CJI Ramana refuses to hear Krishna river dispute, cites belongingness
Chief Justice of India NV Ramana on Monday said that he does not want to hear the dispute between Andhra Pradesh and Telangana over the sharing of Krishna river waters as he "belongs to both states." He further expressed willingness to help if both the states want to settle the matter amicably through mediation. The matter is now slated for hearing on Wednesday.
Hearing a petition filed by Andhra Pradesh, the CJI said, "I belong to both the states. I don't want to hear this matter legally. But if the matter can be settled in mediation, please do that. Otherwise, I will transfer this matter to another bench."
Dushyant Dave, representing Andhra Pradesh, sought time to discuss the CJI's views with competent authorities in the state government. Appearing for Telangana, advocate CS Vaidyanathan submitted that since the central government has already intervened in the matter, there is no need for the court to adjudicate. CJI Ramana said that the court does not want to interfere unnecessarily, if the states settle it amicably.
The Supreme Court was hearing a petition filed by the Andhra Pradesh government which alleged that Telangana is indiscriminately drawing water from the Krishna river for its power needs, in violation of a 2015 agreement. It also accused Telangana of causing damage to downstream irrigation in Andhra Pradesh by drawing more water from three reservoirs that are common to both the states.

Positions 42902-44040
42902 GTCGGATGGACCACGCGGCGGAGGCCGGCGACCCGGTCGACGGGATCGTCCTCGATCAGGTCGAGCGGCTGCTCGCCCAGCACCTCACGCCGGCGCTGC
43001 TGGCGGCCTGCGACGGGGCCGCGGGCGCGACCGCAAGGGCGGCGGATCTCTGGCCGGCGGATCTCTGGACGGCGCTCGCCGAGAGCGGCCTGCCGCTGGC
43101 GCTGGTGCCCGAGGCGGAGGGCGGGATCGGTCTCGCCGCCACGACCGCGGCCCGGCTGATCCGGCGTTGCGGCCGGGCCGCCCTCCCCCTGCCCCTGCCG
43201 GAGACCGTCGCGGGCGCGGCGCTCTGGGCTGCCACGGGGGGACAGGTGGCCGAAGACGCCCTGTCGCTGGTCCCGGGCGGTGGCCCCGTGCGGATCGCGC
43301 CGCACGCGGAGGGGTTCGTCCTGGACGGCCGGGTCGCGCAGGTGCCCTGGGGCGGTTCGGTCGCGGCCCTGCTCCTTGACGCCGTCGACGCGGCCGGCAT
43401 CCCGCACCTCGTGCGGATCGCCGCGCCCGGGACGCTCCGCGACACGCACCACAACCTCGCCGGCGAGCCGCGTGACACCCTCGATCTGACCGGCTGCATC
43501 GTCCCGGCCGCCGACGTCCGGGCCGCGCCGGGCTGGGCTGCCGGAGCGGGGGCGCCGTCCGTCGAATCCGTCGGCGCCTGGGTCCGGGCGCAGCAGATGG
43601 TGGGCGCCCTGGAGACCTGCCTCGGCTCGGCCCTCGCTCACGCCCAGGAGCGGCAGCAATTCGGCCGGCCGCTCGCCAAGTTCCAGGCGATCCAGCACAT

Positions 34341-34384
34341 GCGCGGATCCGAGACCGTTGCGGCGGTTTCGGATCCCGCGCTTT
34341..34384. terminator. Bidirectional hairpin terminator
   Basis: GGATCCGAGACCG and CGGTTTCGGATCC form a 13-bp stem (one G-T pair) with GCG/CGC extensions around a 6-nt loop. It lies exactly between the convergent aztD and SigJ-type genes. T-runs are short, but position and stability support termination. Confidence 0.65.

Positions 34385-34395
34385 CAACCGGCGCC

The petition sought Supreme Court's directions to the Union Jal Shakti Ministry to take control of the common reservoirs of Srisailam, Nagarjuna Sagar, and Pulichintala. It also sought a direction to the Centre to notify the Krishna River Management Board's (KRMB) jurisdiction under Section 87 of the Andhra Pradesh Reorganisation Act, 2014. Telangana was notably carved out of Andhra Pradesh in 2014.
Both the states have accused each other of violating the agreement to share waters from the Krishna river. The matter further escalated when Andhra Pradesh Chief Minister Jagan Mohan Reddy wrote to Prime Minister Narendra Modi in July, complaining that Telangana was generating power at Srisailam Dam below 834 feet water level, which is the Minimum Draw Down Level (MDDL) for producing electricity.
In his letter, Reddy alleged that Telangana did not take the approval of KRMB to generate power at that water level. However, the Telangana government said that KRMB has no right to object because there were no agreements between the states on hydel power generation.
The fight over the Krishna river between the two state governments had started soon after the bifurcation of the then state of Andhra Pradesh. At that time, a temporary decision was taken to share the Krishna river water in the ratio of 66:34, meaning 512 tmc feet for Andhra Pradesh and 299 tmc feet for Telangana. But, Telangana has been demanding a 50:50 share.